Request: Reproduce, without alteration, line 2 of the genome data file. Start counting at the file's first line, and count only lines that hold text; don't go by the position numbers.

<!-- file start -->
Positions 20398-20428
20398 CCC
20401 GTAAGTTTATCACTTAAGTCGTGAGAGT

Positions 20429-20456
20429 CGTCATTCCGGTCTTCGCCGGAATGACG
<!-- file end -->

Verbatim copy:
20398 CCC